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How the pandemic served as magnifying glass for inequalities

Date:21 October 2020
Daria's brother
Daria's brother

Upcoming Friday will mark six months since the WHO declared the coronavirus outbreak a global pandemic. Since then, we've seen our world stop, change and adapt to the crisis situation we found ourselves in.

By Daria Y. Elizarrarás Veenstra

From our daily habits to our social interactions, we changed the way we worked and lived, and we started to manage our lives from behind the screen. Education went online and social contact became limited: we adapted in every way we could. But what about those who were left behind, not because they didn’t want to join but because they couldn’t.

With the passing of time it became clearer that ‘adapting’ was just a mere privilege and not pure resilience. Life in a pandemic, indeed became difficult, but some of us had the means to deal with the difficulties that others simply didn’t.

Yesterday, I was going through some readings while the Dutch news on the background caught my attention. I neared the screen to find a reportage on televised education in Mexico. Apparently, because the country was so hardly hit by the pandemic, school had been cancelled (at least) until the end of the year. That I already knew from my mother, it seemed that my brother’s learning plan had been adapted to be given online for the upcoming four months, which my mother was deeply frustrated about. “He has not had any physical interaction with any kid his age since his classes got cancelled”, she then told me over the phone. Still, my little brother is one of the lucky ones, for some other children education stopped altogether due to a lack of internet or computer-access in their households. It was therefore that classes were now being transmitted on television reaching many kids that had been left without school for months. Great, I thought to myself, but I couldn’t help but wonder what about those who didn’t even own a TV in the first place.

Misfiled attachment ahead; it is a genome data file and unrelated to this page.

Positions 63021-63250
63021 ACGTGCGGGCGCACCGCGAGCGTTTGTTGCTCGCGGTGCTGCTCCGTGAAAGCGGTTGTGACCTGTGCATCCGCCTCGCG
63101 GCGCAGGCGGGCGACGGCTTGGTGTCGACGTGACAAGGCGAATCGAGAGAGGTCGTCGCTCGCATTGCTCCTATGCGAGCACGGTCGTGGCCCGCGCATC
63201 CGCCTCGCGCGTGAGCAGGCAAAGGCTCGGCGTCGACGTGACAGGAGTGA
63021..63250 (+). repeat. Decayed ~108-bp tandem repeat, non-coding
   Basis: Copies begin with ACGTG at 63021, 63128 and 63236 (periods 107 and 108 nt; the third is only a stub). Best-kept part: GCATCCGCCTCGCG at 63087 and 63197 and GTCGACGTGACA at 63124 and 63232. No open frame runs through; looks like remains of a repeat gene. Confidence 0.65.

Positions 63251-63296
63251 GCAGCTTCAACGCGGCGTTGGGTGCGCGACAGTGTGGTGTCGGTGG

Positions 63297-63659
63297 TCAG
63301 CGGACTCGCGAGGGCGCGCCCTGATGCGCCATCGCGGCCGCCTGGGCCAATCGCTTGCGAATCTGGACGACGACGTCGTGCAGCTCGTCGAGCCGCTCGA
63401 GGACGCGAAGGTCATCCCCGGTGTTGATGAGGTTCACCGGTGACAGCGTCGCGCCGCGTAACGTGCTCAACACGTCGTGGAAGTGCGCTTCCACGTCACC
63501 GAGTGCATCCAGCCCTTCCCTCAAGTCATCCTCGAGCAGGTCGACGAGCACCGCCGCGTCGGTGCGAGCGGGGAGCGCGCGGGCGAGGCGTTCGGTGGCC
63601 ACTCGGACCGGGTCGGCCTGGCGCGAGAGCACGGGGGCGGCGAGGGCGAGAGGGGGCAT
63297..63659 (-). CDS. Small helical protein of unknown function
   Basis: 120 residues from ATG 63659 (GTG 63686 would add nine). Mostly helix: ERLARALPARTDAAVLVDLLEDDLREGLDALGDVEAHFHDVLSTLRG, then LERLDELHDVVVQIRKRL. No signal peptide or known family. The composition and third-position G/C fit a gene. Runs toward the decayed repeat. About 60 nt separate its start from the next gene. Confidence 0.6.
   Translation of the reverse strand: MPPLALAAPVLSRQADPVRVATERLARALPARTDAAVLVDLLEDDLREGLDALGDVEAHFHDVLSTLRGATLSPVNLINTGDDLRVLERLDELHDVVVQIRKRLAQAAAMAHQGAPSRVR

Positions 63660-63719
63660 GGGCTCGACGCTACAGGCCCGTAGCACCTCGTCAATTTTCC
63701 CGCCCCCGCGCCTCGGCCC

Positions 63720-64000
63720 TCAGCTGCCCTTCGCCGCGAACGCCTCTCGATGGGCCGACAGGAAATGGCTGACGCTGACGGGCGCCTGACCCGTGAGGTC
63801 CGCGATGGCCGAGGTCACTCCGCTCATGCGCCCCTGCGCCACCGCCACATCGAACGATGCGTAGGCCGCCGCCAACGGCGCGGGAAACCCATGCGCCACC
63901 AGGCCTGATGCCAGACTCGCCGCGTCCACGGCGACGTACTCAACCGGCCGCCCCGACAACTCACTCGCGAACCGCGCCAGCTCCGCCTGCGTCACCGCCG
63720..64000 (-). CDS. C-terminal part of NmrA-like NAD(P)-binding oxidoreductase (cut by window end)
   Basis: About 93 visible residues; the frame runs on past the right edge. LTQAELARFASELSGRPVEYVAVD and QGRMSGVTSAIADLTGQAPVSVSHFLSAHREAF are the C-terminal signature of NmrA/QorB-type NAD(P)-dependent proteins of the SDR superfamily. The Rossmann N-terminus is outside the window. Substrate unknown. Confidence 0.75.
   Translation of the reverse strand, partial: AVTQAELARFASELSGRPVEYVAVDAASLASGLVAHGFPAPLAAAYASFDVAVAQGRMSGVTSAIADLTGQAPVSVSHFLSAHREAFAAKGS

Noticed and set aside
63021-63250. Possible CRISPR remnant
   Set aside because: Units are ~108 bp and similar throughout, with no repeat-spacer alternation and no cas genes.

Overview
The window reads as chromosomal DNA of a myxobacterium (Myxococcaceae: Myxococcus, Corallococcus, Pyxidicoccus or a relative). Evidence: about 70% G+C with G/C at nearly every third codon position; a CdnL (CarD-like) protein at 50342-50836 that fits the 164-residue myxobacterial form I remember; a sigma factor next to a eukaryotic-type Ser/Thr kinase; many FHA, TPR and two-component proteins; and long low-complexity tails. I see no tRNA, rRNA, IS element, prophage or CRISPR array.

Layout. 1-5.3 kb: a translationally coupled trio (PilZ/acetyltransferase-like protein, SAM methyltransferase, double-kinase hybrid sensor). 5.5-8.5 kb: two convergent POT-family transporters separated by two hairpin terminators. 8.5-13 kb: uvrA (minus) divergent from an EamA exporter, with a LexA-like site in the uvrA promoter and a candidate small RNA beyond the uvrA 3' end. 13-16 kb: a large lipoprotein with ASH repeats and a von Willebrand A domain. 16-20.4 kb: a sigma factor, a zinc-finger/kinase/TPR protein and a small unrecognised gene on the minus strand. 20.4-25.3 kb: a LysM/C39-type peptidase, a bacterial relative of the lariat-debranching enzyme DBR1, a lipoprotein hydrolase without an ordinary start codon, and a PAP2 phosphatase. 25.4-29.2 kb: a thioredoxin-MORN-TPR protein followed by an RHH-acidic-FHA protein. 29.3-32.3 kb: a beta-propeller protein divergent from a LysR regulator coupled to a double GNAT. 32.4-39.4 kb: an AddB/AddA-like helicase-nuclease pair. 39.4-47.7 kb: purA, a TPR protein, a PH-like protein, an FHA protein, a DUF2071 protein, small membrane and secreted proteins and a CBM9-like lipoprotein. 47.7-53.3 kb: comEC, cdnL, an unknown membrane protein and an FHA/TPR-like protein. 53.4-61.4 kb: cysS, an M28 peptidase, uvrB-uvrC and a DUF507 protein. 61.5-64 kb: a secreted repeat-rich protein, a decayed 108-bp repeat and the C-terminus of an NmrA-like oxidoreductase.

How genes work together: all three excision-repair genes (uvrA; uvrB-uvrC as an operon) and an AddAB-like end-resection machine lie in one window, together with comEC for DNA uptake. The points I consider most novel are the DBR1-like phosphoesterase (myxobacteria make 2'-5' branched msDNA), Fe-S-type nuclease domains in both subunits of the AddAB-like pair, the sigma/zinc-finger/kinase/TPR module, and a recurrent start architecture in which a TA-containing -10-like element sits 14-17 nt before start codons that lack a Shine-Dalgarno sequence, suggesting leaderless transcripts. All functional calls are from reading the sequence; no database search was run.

Systemic poverty and racism, institutional discrimination, the perpetual cycles of inequality that were now only becoming increasingly visible throughout this crisis. When one is born in disadvantage every hill on the path becomes a mountain. Life becomes simply, and unfairly so, more challenging. And finally, after some months of dealing with this “new normal” people started to notice.

“Oh how unfortunate that the pandemic is creating all these inequalities” is a statement I have heard coming up in conversation a couple of times already. And indeed, the situation is definitely negatively contributing to the disparities in our society. Though in reality, the pandemic simply highlighted a bitter truth that many already knew, though most chose to unsee: That in every crisis, be it a pandemic, political instability or a climate emergency, the less privileged will always suffer the most even while being the smallest contributors to any of these bigger issues.

In conclusion, the pandemic did not create these inequalities: we cannot blame a deeply rooted problem on a virus. “Don’t kill the messenger”, they often say “he is merely repeating someone else’s words”. Don’t blame the pandemic for the consequences of a system built on an imperialist past, characterized by hierarchies and systemic inequalities.

Accepting that this is much more intricate than the initial belief comes with the realization that there is no clear solution to it either. And even though awareness does not consequently mean action, there is no action without the former.

I used to believe I was aware of the unearned advantages I have in my life, though now more than ever I have come to understand that I will never fully comprehend these. And if it wasn’t for this magnifying glass, I wonder… how long would I have kept ignoring my privilege?

This blog post was published on 6 September by Daria Y. Elizarrarás Veenstra on her website. The article is written for the class of Diversity, Intersectionality and Global Health, part of the bachelor's programme Global Responsibility & Leadership.